Big Events, Big Risks: Lessons From Brazil’s World Cup

October 2, 2014

Jacqueline Day – Forbes, 09/29/2014

For a month this past summer, billions of fans around the world stayed glued to televisions broadcasting the FIFA World Cup from Brazil. Millions more descended on Brazil to watch the games in person. They came despite the various warnings about Brazil’s readiness to host and fears of widespread, violent protests. Yet, as it should be, the tournament will mostly be remembered for the drama that played out on the pitch: from the Brazilian team’s epic collapse against Germany and the controversy that erupted when Uruguay’s Luis Suarez (some would say allegedly) bit an Italian opponent, to the emergence of Colombian star James Rodriguez.

That the tournament will be remembered first and foremost for the soccer was no small feat and, frankly, a massive surprise. Thousands of corporate VIPs, celebrities and world leaders descending upon a country known for its security, logistics and infrastructure challenges was worrisome enough. Such a backdrop, combined with the disruptive social unrest that flared unexpectedly in 2013, could have easily shifted the storyline away from the sporting competition itself. That it did not is a testament to the hard work and careful preparation of the legions of public and private sector workers, as well as to the Brazilian people’s devotion to “the beautiful game.”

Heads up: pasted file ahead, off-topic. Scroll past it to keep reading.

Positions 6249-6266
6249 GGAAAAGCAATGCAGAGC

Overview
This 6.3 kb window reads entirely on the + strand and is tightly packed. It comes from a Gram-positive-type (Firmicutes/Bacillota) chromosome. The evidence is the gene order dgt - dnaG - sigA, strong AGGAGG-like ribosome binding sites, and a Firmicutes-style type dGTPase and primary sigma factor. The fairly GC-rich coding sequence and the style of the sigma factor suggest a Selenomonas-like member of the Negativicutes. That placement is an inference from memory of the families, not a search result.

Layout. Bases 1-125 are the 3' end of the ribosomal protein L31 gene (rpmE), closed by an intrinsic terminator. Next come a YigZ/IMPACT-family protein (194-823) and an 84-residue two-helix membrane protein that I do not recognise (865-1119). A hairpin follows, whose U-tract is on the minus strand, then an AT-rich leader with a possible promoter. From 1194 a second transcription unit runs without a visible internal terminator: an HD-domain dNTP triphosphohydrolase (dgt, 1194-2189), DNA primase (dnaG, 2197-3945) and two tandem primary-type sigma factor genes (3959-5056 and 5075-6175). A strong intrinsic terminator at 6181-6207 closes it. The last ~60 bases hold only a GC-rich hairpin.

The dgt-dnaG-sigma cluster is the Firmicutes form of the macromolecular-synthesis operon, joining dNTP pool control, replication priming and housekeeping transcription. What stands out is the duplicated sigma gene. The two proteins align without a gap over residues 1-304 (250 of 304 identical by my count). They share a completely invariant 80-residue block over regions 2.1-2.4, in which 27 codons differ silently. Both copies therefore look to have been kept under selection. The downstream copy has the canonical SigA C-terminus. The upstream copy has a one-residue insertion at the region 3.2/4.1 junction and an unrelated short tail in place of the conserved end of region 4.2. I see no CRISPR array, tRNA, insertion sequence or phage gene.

The Brazilian security forces deserve plenty of credit. They took active measures to address lessons learned from the 2013 FIFA Confederations Cup, effectively managing and containing the smaller-scale protests that did occur, and critically, avoiding the heavy-handed tactics that only aggravated matters in 2013. They were helped by two additional factors. First, many Brazilians who had previously engaged in legitimate and peaceful protest activity during the Confederations Cup were alienated by the violent tactics of anarchist groups, the so-called Black Blocs, with whom they did not want to be associated.  Second, in keeping with custom, most Brazilians cared more about watching the matches than taking to the streets. Even Brazil’s crushing loss to Germany—an event that caused security directors to collectively hold their breath—failed to galvanize the masses to take back to the streets.

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For Brazil, World Cup success fuels hope for more tourists at Rio Olympics

August 22, 2014

Mimi Whitefield – Miami Herald, 8/21/2014

During the World Cup, more than 1 million international visitors flocked to Brazil — far exceeding pre-tournament expectations.

That wasn’t the only thing topsy-turvy about the world’s biggest sporting event. The Brazilian soccer team was a pre-Cup favorite and many expected Brazil would flub at organizing the June 15-July 15 event. Instead, Brazil was routed in the semifinals and got high marks for its hosting efforts.